And before anyone attacks those words as being necessarily controlling, coercive, and/or hierarchical, I hasten to point out that typical childhood development shows this pattern to be sort of hardwired. Even infants clearly learn fairly quickly that they can control some elements of their environment; they enjoy doing so and as they grow and mature, they enjoy expanding that sphere of control. Learning to feed oneself, to walk, and to talk are examples. In toddlerhood, learning to dress oneself and beome toilet trained are others. In these examples, the child should lead the way, signalling readiness, and the parents provide needed guidance, information, and feedback. Does it work the same with things that we consider more a function of personality? I need to ponder that some.

I hope nobody here would attack you as being too controlling!

When people are living in a household together, they have to work out how they'll function together in a way that works for everyone. It's going to look different in different households. Some people can't function well in a household that's not physically orderly, and it seems to me that it's not unfair for that person to say "this is a real need for me."

When I think of what I learned about those things ... well, my Dad used to threaten to take a bulldozer to my room. I have a need for order now, but I'm not good at it. My model when I was a child was my Mom who's also not good at it. She makes piles of things and "tucks" things and can never find anything! And as I get older, I find I'm getting more and more like her!

I think I'd like to be a good model for my own daughter ... she just read this and thought it was pretty funny, since she knows us well ... but I guess what I'm modeling is that I have a desire for order but am not too perfect about achieving it and I'm still striving to get better. I definitely would feel like a hypocrite expecting her room to be really neat when my desk is surrounded by mounds of papers threatening to fall over!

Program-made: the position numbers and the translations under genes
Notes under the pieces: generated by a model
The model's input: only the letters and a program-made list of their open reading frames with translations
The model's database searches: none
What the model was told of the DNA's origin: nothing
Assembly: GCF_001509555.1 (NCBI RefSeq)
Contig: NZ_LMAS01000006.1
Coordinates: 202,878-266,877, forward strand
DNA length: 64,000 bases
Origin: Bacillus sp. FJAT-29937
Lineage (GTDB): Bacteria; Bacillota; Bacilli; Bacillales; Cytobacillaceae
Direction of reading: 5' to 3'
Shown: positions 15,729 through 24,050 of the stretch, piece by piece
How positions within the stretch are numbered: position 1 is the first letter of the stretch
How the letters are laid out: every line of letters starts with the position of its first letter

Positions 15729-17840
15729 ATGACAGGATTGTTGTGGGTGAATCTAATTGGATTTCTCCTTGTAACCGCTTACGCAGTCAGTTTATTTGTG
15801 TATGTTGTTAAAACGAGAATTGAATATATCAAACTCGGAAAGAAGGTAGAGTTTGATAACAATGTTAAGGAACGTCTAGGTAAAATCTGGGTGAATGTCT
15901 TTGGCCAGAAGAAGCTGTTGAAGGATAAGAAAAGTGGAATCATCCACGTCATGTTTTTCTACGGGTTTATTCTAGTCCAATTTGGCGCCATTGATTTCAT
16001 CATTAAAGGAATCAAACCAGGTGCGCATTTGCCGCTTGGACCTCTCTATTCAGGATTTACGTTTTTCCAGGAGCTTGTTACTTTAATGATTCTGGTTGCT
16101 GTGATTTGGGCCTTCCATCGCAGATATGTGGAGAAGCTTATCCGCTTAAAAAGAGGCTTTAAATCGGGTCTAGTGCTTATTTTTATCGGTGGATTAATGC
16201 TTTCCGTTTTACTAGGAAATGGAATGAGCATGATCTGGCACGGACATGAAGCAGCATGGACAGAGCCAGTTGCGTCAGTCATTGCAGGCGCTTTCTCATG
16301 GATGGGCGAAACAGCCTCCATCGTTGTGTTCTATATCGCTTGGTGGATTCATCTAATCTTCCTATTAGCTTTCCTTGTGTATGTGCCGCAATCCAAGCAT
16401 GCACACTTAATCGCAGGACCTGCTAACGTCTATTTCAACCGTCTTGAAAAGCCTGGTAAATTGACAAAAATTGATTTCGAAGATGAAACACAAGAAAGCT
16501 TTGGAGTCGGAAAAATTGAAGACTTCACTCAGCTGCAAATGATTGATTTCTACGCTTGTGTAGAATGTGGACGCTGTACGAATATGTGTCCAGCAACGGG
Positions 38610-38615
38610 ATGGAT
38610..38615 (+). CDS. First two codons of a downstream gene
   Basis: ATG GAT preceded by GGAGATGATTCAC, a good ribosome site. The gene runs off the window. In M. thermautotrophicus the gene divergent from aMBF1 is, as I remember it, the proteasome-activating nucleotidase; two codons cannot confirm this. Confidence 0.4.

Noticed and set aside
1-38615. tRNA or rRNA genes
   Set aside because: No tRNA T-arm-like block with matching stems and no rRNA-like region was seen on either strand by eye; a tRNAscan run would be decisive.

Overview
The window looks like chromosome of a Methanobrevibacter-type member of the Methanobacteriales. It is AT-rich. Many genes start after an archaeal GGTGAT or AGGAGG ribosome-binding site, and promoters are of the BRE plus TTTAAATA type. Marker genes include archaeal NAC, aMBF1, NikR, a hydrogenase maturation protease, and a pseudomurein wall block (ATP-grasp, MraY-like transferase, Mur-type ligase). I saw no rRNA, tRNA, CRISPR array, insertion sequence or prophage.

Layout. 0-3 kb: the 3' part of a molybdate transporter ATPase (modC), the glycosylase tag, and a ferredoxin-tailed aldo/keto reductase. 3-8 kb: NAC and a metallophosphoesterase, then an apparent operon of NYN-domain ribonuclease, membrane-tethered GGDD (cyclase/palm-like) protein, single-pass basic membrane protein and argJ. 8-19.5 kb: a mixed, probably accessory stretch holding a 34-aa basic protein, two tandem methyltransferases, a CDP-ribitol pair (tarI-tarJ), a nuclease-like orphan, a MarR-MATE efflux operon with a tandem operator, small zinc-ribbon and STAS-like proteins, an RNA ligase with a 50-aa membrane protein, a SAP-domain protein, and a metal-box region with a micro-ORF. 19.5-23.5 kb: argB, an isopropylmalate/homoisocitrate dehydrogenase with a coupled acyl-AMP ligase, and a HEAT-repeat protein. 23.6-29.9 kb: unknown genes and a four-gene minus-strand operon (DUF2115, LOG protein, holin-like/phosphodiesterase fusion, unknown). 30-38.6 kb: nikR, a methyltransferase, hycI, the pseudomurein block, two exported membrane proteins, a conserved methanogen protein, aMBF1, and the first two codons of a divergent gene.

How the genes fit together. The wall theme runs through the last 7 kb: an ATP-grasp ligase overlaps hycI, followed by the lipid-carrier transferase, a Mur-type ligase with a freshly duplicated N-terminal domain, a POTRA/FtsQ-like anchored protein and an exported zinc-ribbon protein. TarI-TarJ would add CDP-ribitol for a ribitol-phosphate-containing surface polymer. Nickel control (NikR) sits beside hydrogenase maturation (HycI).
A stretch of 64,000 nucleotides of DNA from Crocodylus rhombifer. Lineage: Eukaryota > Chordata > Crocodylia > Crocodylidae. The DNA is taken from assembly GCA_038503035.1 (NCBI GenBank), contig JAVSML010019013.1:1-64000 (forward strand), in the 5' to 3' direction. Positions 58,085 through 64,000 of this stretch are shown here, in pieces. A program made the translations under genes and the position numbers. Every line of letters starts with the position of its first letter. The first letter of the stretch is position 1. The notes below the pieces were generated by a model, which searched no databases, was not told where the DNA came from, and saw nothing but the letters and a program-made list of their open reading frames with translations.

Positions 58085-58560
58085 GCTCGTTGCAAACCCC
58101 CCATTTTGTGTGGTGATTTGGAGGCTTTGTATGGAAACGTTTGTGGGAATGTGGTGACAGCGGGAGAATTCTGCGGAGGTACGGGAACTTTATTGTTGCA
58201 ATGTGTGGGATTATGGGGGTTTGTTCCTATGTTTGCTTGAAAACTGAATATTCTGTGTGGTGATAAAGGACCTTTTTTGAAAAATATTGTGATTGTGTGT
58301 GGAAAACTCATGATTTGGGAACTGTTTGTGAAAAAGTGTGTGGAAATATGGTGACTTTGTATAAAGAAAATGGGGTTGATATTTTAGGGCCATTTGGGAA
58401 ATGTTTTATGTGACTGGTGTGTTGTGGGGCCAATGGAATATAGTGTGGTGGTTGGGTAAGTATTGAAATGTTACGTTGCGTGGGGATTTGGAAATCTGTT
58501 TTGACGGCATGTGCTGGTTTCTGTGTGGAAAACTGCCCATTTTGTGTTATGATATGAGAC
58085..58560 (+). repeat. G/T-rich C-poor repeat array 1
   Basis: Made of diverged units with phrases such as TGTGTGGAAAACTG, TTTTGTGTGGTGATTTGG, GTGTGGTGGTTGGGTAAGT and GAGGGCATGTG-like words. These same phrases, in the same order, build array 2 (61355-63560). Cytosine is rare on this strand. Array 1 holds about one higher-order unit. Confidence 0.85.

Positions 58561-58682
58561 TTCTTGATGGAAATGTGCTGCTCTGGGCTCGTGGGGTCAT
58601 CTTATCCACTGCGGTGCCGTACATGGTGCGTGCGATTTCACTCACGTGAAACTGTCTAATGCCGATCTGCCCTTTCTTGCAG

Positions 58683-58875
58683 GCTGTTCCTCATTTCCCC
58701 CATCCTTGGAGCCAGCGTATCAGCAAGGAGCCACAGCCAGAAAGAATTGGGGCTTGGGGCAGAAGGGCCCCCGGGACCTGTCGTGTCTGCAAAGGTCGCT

Which may be a long way of coming around to agreeing that yes, you're right, kids could use teaching in this area, since we aren't necessarily born knowing how to create order.

Perhaps the most important thing ...

I’m trying to get the snolfs to understand is that, rightly or wrongly at times, if one doesn’t control oneself, someone else will try to control him. It seems a simple idea, but many complexities lie within it, as they are discovering. And although we try hard not to be overly controlling, both Lobo and I have physically restrained a child (to keep him or her from initiating force against someone), or stopped them from playing (loudly) when everyone else in the house is trying to sleep. And I try to consistently point out that their lack of control is what led me to exert control over them.

I have a need for order now, but I'm not good at it.

More and more I suspect we are soul sisters born to different parents. Have you perchance noticed my fairly recently added link to Unclutterer? I haven’t entirely reformed my ways, but I’m slowly improving.


Anyone who's ever been to my house knows that I am well organized in some things, indifferent in some things, and hopelessly cluttered in others.